1.4 OBJECTIVES OF THE WORK ........................................................................................................ 39
2. Material and Methods ......................................................................................................................... 40
2.1 PNA and peptide synthesis............................................................................................................ 41
2.2 Experimental systems to test viral production in early and late life cycle ................................. 44
Virus and cell lines...........................................................................................................................................44
Virus infections and assay readout protocols..................................................................................................44
12.3 Cell culture.................................................................................................................................... 45
Cell lines...........................................................................................................................................................45
Transient plasmid expression ..........................................................................................................................46
Synchronization................................................................................................................................................46
2.4 Molecular biology techniques ...................................................................................................... 46
Agarose gel electrophoresis.............................................................................................................................46
Molecular cloning ............................................................................................................................................47
Ligation of DNA fragments.............................................................................................................................47
Polymerase Chain Reaction (PCR) .................................................................................................................47
2.5 Microscopy.................................................................................................................................... 48
Immunostaining...............................48
Treatment of cells with “cytoskeleton drugs”.................................................................................................48
Microinjection. .................................................................................................................................................49
Live cell image acquisition..............................................................................................................................49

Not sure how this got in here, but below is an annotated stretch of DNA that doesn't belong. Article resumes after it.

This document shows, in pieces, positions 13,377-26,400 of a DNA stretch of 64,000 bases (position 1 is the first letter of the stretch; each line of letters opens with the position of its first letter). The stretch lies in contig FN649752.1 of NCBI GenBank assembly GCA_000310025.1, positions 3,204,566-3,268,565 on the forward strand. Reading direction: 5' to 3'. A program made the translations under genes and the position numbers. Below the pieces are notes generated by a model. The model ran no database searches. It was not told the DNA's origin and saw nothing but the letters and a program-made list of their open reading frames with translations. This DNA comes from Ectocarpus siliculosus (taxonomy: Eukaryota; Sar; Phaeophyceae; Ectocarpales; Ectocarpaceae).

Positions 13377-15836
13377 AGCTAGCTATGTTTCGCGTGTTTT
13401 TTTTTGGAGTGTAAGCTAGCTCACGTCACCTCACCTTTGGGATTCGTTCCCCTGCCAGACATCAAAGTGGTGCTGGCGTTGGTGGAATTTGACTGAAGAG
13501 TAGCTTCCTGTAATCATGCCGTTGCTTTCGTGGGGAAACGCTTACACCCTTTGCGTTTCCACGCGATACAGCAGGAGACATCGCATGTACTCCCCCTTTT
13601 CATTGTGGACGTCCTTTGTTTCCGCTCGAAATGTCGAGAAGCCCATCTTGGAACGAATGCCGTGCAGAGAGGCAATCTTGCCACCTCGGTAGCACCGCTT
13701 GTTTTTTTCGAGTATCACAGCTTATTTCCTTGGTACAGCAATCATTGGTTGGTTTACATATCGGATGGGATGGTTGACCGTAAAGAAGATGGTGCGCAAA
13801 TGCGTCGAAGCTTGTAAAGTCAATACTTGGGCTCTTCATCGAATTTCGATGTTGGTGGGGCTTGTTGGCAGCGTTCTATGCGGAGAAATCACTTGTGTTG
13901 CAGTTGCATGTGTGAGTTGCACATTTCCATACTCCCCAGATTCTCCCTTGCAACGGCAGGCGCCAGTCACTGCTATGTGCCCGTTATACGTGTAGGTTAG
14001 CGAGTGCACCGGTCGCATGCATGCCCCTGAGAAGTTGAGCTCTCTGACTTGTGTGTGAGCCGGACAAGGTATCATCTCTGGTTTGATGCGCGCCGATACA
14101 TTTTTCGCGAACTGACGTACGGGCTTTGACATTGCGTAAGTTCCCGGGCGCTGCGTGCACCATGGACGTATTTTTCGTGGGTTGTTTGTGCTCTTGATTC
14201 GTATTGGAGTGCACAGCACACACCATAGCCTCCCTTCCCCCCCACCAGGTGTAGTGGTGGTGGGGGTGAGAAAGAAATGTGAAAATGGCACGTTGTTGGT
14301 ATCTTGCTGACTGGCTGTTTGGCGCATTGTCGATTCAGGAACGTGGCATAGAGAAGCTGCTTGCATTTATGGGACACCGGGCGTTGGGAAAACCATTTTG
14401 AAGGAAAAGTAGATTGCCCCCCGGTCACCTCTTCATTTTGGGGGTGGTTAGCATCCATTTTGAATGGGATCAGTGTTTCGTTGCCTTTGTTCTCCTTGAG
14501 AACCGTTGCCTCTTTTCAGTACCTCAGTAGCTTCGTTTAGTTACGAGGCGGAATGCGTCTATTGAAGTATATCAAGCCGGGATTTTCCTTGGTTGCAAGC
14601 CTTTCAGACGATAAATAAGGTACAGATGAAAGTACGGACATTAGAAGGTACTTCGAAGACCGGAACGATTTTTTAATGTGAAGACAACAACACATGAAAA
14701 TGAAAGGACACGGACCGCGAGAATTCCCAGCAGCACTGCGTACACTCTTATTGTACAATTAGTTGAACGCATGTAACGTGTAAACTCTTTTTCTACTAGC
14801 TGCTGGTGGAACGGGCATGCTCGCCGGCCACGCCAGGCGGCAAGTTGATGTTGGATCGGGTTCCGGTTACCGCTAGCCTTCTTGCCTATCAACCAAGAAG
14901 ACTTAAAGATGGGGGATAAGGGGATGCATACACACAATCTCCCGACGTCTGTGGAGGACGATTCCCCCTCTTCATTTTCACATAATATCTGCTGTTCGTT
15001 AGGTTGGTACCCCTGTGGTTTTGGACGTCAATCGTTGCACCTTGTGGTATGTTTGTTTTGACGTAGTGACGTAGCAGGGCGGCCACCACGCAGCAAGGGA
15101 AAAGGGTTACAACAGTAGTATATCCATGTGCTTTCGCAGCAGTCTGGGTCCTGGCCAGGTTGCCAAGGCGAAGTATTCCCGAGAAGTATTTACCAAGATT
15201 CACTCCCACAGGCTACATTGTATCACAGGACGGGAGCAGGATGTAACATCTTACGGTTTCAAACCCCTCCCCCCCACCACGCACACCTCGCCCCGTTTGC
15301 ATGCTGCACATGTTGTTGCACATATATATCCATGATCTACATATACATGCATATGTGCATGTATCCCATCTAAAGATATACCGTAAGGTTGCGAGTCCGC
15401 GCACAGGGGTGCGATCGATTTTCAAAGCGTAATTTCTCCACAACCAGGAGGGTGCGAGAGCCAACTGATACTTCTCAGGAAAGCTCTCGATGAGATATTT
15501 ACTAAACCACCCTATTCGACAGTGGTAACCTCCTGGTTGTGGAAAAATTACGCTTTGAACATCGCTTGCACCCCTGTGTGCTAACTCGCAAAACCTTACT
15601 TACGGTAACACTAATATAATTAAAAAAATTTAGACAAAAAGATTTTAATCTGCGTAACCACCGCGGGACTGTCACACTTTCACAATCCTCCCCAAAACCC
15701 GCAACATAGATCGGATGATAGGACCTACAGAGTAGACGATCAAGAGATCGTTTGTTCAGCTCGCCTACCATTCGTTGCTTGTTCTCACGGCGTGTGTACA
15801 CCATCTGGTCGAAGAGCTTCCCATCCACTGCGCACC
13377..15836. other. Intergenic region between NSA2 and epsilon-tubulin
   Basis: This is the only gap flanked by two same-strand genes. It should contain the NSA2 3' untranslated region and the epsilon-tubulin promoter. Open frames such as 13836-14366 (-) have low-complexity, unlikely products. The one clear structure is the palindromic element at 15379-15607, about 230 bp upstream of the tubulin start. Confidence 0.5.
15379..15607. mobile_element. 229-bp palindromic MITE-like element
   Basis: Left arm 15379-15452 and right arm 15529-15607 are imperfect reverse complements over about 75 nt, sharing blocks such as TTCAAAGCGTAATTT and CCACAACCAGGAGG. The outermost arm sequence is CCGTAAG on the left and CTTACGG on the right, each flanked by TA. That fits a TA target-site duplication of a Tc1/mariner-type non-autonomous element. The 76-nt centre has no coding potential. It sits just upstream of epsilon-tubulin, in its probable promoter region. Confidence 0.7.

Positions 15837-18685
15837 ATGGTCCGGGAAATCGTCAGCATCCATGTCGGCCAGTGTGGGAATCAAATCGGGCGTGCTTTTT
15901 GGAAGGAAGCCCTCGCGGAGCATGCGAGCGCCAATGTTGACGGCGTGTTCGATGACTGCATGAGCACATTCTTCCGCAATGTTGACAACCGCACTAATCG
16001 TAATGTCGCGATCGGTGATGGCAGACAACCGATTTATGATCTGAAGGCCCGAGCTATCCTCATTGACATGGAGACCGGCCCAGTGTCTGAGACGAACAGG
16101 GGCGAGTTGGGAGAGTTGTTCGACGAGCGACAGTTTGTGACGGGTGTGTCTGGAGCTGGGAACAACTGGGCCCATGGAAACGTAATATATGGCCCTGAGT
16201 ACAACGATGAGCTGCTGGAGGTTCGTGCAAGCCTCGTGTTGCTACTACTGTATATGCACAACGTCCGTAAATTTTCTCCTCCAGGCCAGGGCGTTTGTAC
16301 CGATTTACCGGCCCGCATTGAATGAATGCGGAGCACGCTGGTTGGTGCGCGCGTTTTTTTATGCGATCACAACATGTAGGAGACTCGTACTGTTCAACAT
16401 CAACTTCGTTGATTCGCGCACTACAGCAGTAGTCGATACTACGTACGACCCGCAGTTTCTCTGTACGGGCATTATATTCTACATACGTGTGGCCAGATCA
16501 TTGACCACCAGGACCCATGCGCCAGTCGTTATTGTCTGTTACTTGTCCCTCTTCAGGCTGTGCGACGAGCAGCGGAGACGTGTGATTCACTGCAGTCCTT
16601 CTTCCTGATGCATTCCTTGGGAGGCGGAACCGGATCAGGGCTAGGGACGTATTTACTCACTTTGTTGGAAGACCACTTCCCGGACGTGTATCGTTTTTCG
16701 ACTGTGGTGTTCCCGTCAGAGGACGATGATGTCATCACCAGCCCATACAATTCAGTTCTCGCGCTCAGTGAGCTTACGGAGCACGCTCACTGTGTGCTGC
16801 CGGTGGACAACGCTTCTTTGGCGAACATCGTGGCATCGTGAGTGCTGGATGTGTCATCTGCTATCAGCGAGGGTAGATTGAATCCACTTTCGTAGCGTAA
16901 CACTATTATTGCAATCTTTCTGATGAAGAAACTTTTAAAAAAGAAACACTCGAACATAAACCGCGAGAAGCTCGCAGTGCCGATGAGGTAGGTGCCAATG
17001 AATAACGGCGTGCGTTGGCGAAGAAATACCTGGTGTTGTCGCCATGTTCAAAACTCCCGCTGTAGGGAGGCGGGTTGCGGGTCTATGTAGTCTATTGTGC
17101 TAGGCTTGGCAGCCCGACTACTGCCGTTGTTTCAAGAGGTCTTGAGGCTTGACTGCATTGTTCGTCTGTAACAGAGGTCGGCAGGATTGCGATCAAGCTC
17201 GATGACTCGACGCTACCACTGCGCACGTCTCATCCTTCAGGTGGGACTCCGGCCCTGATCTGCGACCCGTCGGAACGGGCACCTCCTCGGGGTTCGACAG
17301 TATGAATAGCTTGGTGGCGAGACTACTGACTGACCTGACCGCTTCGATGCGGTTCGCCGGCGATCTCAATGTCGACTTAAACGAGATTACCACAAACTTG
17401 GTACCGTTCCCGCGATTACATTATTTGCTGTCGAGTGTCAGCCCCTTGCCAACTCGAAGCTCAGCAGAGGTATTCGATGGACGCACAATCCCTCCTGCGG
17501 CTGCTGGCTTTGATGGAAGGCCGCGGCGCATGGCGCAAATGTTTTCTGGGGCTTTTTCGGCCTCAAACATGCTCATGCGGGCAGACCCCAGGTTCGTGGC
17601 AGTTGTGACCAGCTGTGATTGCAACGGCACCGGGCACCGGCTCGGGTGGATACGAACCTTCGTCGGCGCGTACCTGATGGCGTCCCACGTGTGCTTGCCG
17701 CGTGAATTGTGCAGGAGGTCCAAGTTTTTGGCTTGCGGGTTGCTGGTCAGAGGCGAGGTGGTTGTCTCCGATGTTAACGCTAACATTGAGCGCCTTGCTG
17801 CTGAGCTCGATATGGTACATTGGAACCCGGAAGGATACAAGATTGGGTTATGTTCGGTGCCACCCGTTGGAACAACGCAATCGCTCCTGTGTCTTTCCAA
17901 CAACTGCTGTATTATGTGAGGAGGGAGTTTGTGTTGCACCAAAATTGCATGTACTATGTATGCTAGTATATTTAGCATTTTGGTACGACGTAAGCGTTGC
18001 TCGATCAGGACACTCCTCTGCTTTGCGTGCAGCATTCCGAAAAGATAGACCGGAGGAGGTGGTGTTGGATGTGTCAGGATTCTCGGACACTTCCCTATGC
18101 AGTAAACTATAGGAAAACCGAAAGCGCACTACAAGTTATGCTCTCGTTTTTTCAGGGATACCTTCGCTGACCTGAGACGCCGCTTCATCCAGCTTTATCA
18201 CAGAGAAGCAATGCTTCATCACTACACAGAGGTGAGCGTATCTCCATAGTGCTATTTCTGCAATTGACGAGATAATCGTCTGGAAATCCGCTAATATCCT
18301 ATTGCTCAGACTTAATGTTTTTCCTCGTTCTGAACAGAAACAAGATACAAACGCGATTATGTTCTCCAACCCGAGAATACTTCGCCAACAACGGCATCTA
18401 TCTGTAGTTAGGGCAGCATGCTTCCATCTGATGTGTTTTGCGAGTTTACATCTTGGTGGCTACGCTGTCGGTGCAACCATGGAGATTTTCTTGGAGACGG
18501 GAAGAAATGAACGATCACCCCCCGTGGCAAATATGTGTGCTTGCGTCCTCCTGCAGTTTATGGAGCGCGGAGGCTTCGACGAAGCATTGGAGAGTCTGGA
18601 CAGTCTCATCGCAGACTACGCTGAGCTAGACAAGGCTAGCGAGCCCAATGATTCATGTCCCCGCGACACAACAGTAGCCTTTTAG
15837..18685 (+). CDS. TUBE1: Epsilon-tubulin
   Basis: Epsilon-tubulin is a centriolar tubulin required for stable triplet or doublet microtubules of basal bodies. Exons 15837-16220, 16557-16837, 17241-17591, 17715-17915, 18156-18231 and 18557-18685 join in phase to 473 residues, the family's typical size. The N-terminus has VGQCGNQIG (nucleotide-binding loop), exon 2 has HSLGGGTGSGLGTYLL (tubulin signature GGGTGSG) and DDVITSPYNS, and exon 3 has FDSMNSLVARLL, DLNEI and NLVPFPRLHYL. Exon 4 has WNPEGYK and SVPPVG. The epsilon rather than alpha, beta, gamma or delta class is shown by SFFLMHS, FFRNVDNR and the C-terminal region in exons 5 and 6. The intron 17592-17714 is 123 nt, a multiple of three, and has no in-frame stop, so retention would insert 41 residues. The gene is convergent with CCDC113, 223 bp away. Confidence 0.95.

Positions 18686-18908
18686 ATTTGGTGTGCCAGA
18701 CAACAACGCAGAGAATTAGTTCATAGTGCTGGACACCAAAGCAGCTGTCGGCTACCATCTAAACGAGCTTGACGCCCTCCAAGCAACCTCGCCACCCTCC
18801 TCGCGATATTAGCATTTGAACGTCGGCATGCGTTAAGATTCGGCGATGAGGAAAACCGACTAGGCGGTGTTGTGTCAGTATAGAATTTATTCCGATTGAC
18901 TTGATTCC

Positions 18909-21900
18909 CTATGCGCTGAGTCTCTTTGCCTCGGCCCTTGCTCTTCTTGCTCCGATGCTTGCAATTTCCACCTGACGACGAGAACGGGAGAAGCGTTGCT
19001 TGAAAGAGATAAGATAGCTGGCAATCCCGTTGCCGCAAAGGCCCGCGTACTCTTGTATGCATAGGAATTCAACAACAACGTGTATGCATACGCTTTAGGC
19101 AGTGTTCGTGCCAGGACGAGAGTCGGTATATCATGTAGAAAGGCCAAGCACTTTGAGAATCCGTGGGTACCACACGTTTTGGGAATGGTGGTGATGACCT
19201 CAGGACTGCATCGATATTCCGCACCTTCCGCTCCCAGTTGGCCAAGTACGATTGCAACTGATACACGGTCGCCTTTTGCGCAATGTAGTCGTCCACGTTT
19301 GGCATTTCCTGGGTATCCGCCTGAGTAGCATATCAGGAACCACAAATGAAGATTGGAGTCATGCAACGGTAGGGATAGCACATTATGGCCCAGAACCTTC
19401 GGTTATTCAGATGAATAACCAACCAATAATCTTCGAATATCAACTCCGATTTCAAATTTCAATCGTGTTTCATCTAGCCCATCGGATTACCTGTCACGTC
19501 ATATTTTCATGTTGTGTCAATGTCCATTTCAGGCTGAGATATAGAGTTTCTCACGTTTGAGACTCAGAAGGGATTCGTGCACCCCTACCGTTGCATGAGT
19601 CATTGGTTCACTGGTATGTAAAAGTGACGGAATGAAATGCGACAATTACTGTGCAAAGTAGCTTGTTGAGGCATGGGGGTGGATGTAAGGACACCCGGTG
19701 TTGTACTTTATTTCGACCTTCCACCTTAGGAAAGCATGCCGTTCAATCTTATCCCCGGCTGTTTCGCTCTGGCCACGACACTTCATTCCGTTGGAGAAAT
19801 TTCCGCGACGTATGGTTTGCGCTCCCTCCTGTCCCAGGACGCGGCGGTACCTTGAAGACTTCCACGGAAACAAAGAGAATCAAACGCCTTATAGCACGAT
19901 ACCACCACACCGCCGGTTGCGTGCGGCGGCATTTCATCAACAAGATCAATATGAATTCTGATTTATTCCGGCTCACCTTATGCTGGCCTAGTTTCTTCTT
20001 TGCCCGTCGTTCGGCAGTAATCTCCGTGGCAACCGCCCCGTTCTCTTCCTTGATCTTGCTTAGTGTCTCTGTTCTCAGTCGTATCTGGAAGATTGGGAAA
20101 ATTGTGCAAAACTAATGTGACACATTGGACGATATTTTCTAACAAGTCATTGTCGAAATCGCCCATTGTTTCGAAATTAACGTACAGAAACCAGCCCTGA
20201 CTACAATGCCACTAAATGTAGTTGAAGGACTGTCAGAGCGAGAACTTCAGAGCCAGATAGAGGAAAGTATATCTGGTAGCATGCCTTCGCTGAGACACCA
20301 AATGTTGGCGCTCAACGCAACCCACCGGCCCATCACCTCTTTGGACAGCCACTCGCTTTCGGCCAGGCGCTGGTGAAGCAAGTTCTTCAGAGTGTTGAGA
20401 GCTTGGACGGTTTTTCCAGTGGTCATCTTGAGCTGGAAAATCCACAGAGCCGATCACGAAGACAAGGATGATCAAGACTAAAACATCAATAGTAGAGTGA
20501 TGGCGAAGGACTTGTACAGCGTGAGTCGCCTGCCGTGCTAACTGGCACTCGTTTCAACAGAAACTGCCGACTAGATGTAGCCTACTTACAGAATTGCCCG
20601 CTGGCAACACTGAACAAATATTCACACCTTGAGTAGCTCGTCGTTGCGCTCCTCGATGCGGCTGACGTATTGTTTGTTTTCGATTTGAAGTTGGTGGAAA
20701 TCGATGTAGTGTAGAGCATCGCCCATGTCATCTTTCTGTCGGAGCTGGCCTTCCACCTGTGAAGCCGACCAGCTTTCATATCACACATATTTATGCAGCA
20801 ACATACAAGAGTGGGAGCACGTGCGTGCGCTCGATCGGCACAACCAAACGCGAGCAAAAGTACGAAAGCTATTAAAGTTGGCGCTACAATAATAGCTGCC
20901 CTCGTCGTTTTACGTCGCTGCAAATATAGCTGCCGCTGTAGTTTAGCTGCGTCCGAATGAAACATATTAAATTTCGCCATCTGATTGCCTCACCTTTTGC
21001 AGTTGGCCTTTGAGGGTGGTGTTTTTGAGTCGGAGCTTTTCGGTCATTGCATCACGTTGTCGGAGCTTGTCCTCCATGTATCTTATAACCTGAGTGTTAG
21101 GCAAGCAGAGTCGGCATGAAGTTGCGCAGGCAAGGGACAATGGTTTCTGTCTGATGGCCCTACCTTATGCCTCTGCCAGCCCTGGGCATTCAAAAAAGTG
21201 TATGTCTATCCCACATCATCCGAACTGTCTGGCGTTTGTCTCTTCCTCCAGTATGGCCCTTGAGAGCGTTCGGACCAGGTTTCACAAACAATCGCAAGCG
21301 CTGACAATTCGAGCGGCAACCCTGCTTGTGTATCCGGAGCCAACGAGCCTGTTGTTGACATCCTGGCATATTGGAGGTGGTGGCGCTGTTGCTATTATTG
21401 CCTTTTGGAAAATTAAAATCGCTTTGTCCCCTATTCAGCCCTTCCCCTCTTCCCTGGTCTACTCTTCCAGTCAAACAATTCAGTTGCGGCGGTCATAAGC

Deconvolution and reconstruction...................................................................................................................50
CD-BODIPY in vitro measurements...............................................................................................................51
2.6 Biochemistry................... 51
SDS-PAGE.......................................................................................................................................................51
Immunoblot (Western Blot).............................................................................................................................52
2.7 Actin polymerization assays ......................................................................................................... 53
Bead coating and motility assay......................53
Actin polymerization........................................................................................................................................53
Pyrenyl-actin polymerization assay.................................................................................................................54
Actin polymerization on crude nuclear envelopes and western blot analysis ...............................................54
3. Results ................................................................................................................................................. 56
3.1 PART I: IMPLICATION OF THE HOST CELL IN HIV INFECTION............................................................ 57
3.1.1 The viral protein R (Vpr) induces nuclear membrane invaginations ...................................... 57
3.1.2 Actin-polymerization and NE-membrane structural plasticity ................................................ 60
3.1.3 A novel method to probe for actin polymerization in situ ........................................................ 63
3.1.4 Polymerizing actin at the nuclear envelope in vivo.................................................................. 66
3.1.5 Actin polymerization at nuclear envelopes in vitro 69